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Sweden: Stockholm 2041: how co-management of urban space changed the city and its people

De boeren hofstede, Lutkie & Cranenburg, 1848 – 1881

This utopian essay is playing out twenty years from now (in 2041) and is grounded in on-going research (in 2020) on the new urban gardening commons in Stockholm City, Sweden

By Nathalie Bergame|
Shareable
January 14, 2021

Excerpt:

A cry for autonomy and “the right to the city” through gardening

With rather high initial investments for establishing a good soil quality, buying fruit-bearing bushes and other perennials as well as seeds and the looming risk of being evicted from the plot of urban land, residents who were engaged in park management in the 2020s began to demand more long-term based public land leases from the City District Administrations. Viewed from the perspective of the “right to the city,” conceptualised more than seventy years ago in 1967 by urban theorist Henri Lefebvre, the residents performed their urban duty and demanded the full rights to their labor on public land and by that claimed their right to the city.

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January 20, 2021   No Comments

Human energy can heal us and defeat climate change

These four modes also can curtail two major and related sources of greenhouse gas emissions: motorized transport and carbonized industrial agriculture: Walking, Bicycling, Active transit and Urban Agriculture

By Mark Cramer
Fakeville
Jan 3, 2020

Excerpt:

Urban agriculture works in synergy with pollution-free transportation, reducing the food supply distance from an obscene 400-mile average to some five miles, with many city farmers bicycling produce to the local farmers’ market.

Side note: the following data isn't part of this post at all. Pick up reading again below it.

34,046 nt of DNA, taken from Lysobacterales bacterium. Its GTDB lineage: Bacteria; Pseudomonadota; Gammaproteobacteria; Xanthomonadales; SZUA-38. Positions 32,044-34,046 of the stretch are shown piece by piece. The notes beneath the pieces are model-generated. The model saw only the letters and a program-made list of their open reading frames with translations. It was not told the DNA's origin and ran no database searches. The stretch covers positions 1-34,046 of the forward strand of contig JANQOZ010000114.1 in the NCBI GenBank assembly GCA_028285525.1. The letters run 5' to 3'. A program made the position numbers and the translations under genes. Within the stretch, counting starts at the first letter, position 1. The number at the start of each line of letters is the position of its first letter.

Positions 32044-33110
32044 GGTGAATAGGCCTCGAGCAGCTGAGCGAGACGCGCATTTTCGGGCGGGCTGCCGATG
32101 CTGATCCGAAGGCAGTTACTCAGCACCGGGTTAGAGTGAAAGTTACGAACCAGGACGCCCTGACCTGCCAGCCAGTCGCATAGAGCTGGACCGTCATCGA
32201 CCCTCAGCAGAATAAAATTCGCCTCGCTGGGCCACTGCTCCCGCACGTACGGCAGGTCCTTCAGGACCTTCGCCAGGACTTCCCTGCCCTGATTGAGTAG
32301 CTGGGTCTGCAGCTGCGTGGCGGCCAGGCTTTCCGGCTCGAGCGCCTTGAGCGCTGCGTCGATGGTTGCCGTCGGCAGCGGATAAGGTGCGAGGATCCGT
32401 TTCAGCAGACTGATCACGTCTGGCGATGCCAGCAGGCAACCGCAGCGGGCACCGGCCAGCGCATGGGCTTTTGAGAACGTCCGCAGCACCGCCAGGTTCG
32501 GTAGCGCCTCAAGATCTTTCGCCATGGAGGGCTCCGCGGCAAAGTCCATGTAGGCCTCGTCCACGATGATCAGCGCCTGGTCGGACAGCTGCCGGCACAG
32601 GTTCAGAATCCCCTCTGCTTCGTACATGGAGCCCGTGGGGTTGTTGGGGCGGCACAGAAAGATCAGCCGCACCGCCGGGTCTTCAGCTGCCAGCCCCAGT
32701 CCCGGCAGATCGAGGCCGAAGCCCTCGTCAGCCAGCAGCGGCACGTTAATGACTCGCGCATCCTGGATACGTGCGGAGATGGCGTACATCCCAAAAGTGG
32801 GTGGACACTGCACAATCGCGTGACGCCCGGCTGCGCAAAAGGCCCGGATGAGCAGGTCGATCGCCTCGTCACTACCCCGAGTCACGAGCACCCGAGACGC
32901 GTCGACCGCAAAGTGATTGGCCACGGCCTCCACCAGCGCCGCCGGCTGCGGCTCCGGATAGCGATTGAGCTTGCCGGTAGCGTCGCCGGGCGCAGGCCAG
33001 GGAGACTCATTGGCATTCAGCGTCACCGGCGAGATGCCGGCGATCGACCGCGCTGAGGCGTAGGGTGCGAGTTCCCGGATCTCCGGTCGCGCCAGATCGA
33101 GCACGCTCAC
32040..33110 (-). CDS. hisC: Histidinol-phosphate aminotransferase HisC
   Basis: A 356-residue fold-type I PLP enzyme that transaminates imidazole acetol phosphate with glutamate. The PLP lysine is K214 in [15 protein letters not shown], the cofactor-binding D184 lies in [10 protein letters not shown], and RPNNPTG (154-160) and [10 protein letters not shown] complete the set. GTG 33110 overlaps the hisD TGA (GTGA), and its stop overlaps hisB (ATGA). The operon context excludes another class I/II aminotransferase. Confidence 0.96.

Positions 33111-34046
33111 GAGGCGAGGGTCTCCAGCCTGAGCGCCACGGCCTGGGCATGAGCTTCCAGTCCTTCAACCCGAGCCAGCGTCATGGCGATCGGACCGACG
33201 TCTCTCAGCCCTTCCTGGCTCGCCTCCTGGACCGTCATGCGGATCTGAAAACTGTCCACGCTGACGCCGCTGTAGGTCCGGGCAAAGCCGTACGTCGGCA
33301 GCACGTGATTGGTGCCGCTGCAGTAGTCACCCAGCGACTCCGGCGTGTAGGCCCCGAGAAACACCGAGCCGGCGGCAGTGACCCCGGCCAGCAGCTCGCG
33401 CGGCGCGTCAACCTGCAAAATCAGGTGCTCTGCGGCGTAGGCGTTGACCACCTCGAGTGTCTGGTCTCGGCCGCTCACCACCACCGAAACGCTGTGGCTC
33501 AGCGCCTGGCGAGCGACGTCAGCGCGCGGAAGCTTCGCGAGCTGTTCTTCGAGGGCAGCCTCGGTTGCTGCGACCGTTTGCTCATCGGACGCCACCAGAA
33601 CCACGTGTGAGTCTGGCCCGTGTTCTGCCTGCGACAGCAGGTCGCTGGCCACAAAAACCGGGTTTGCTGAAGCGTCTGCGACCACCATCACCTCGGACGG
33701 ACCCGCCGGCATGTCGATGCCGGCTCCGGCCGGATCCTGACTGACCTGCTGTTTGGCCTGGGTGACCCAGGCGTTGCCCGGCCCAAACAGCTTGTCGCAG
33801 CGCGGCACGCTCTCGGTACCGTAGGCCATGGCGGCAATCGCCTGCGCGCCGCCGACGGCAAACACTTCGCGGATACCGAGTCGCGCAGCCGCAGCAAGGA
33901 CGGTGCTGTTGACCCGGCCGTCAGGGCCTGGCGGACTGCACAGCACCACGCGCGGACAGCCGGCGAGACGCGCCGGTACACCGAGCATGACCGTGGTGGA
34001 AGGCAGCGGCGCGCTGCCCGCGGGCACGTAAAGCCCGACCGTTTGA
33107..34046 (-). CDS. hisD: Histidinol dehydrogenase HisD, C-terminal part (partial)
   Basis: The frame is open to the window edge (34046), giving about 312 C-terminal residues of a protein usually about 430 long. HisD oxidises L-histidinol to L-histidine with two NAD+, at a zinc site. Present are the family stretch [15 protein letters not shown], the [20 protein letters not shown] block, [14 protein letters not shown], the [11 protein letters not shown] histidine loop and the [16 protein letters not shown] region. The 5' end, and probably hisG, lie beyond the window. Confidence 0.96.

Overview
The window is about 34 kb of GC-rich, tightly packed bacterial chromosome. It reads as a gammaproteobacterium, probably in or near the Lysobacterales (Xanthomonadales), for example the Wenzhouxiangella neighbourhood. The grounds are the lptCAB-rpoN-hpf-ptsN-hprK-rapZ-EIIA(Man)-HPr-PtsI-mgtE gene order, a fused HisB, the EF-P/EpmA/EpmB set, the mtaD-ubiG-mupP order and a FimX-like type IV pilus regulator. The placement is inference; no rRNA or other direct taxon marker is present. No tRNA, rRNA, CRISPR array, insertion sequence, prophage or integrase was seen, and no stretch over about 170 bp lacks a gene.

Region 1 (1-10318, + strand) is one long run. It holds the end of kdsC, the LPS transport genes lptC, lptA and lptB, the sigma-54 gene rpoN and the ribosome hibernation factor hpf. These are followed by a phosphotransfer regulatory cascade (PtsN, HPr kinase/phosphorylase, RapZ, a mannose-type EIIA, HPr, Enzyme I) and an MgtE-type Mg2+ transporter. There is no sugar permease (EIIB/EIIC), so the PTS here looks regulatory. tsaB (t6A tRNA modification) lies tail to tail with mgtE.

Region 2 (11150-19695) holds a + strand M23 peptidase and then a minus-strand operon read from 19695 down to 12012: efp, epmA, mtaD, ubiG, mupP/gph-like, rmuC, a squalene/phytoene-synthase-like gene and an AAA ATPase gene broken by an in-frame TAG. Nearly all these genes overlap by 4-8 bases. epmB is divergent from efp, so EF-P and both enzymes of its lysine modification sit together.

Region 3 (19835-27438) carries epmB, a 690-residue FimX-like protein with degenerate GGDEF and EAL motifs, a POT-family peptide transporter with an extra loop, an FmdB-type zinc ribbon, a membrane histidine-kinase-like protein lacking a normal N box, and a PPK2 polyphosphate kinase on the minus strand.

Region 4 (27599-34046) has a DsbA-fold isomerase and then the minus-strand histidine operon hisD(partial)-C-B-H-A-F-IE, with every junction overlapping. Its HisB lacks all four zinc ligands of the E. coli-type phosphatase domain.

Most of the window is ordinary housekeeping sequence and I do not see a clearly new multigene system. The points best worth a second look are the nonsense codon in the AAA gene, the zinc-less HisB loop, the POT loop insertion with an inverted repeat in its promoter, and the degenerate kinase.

Visionary municipalities, like Austin, Texas, offer grants and landscaping items to help you create your earthwise garden.

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January 7, 2021   Comments Off on Human energy can heal us and defeat climate change

Australia: Bring on the urban farm, but don’t deign to usurp nature

Hanging Gardens Of Babylon.

Food security, food equity, food miles, social engagement, mental health, growing consumer preference for local, land-water scarcity: urban agriculture has many drivers.

By Elizabeth Farrelly
Brisbane Times
Nov 20, 2020

Excerpt:

Urban agriculture has been dreamed of for years – probably ever since my grandfather stopped being able to grow everything the family ate or drank in the big backyard of a small state house. But regulators are slow to catch up.

For one thing, it implies a whole new take on city planning. Canberra always makes me itch to fill its gaps – not with cookie-cutter high rise, as it’s now doing, but filling every mile-wide median strip and verge with tight little urban villages and bustling markets. The myriad ideas of the food-nerds, however, flooded this dreaming with new possibilities. The light rail on Northbourne was suddenly flanked with fruiting pears and feijoas. The new but empty student residences were stacked with the succulent green leafage of vertical farming. Aquaculture in the ponds; bok choy and silverbeet lined every verge.

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November 25, 2020   Comments Off on Australia: Bring on the urban farm, but don’t deign to usurp nature

Egypt: As tourists disappear, Bedouins revive ancient farming roots

In the highlands around the town, Bedouin tribes have a long history of small-scale farming and goat herding before a boom in package tourism